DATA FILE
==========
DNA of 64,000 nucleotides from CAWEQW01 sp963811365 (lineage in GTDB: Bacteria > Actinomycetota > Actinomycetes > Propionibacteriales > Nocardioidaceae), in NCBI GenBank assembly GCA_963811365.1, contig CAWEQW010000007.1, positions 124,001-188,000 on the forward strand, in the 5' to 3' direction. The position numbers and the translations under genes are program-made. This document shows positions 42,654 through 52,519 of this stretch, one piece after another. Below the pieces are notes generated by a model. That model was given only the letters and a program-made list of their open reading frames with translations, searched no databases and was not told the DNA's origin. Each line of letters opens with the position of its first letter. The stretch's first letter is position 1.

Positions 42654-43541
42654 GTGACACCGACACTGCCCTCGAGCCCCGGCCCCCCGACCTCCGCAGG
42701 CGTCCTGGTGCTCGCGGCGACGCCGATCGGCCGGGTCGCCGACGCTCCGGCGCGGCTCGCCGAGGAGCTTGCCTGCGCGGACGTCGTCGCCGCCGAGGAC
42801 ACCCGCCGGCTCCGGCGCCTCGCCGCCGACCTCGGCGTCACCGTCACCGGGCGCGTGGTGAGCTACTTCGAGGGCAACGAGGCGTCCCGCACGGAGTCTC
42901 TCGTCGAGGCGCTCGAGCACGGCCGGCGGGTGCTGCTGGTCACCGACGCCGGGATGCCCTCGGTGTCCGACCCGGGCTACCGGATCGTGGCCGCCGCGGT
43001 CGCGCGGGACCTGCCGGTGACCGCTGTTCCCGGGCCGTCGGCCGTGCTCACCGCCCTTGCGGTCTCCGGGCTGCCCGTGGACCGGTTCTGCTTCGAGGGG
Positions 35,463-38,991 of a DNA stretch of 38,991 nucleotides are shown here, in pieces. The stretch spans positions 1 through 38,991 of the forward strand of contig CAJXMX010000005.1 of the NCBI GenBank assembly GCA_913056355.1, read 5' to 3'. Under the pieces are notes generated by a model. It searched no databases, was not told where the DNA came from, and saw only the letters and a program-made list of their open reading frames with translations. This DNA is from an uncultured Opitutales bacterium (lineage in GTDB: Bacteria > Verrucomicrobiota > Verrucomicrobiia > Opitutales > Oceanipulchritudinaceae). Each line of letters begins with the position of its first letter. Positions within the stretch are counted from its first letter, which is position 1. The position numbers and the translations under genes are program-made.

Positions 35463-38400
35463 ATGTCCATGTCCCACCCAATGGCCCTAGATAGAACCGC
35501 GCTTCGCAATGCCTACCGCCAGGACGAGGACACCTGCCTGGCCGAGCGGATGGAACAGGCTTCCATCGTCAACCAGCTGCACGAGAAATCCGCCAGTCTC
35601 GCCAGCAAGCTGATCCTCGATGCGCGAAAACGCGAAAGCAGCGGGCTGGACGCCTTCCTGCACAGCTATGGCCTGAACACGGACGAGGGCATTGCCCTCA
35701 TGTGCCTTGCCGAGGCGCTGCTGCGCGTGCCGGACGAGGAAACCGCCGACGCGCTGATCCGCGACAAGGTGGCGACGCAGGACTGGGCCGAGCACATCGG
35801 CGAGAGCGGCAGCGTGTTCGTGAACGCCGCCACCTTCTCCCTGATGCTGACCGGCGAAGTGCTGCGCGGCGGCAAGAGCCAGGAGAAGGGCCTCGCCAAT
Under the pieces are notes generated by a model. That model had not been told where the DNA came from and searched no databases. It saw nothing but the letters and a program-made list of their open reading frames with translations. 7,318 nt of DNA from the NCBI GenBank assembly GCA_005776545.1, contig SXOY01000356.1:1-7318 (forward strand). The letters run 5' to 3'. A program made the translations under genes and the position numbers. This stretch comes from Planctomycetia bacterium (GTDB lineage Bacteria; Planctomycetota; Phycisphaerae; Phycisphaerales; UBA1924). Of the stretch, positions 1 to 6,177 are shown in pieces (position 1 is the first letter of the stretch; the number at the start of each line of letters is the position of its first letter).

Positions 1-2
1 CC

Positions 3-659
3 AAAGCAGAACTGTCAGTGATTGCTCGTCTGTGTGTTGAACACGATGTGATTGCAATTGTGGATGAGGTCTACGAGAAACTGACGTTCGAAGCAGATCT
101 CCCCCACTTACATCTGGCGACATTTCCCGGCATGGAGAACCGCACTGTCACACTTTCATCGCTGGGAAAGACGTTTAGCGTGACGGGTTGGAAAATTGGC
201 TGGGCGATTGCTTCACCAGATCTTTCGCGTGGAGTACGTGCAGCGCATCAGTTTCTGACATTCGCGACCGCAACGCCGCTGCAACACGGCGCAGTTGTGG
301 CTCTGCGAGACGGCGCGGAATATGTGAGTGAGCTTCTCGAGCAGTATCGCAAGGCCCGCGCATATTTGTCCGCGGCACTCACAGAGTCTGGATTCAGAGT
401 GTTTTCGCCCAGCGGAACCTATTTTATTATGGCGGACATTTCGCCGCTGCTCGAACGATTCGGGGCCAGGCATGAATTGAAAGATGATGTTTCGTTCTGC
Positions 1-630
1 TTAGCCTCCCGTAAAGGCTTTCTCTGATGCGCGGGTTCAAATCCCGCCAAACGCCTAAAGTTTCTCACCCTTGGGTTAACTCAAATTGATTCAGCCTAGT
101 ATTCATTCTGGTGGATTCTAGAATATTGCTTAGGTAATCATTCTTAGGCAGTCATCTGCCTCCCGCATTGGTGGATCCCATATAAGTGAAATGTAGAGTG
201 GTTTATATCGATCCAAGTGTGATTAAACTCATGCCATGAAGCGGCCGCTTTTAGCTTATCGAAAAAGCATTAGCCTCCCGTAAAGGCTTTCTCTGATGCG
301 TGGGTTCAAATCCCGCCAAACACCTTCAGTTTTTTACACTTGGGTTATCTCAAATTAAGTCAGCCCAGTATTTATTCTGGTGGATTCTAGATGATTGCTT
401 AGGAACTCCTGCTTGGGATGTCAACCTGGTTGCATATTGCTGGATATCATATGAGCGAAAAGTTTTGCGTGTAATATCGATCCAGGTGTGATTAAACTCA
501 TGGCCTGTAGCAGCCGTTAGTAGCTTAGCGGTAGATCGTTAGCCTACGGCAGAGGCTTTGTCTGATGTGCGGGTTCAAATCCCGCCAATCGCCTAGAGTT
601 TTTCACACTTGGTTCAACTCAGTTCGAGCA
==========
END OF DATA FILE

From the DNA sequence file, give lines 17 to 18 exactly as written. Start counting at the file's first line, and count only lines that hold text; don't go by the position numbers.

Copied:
1 CC

Positions 3-659